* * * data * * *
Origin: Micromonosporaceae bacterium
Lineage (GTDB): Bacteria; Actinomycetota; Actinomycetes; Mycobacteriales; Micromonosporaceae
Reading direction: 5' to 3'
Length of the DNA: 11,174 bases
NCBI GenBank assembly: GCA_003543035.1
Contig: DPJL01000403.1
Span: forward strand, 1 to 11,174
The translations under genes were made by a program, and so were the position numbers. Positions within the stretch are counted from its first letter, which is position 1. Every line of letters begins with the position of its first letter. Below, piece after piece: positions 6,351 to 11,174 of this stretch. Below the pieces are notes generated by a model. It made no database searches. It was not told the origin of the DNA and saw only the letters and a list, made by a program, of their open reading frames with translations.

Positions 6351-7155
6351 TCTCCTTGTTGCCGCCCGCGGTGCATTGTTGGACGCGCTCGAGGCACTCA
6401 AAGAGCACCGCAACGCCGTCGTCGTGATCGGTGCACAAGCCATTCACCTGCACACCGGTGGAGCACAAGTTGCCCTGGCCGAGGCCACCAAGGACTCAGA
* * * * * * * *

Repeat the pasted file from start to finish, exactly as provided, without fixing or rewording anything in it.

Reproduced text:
Origin: Micromonosporaceae bacterium
Lineage (GTDB): Bacteria; Actinomycetota; Actinomycetes; Mycobacteriales; Micromonosporaceae
Reading direction: 5' to 3'
Length of the DNA: 11,174 bases
NCBI GenBank assembly: GCA_003543035.1
Contig: DPJL01000403.1
Span: forward strand, 1 to 11,174
The translations under genes were made by a program, and so were the position numbers. Positions within the stretch are counted from its first letter, which is position 1. Every line of letters begins with the position of its first letter. Below, piece after piece: positions 6,351 to 11,174 of this stretch. Below the pieces are notes generated by a model. It made no database searches. It was not told the origin of the DNA and saw only the letters and a list, made by a program, of their open reading frames with translations.

Positions 6351-7155
6351 TCTCCTTGTTGCCGCCCGCGGTGCATTGTTGGACGCGCTCGAGGCACTCA
6401 AAGAGCACCGCAACGCCGTCGTCGTGATCGGTGCACAAGCCATTCACCTGCACACCGGTGGAGCACAAGTTGCCCTGGCCGAGGCCACCAAGGACTCAGA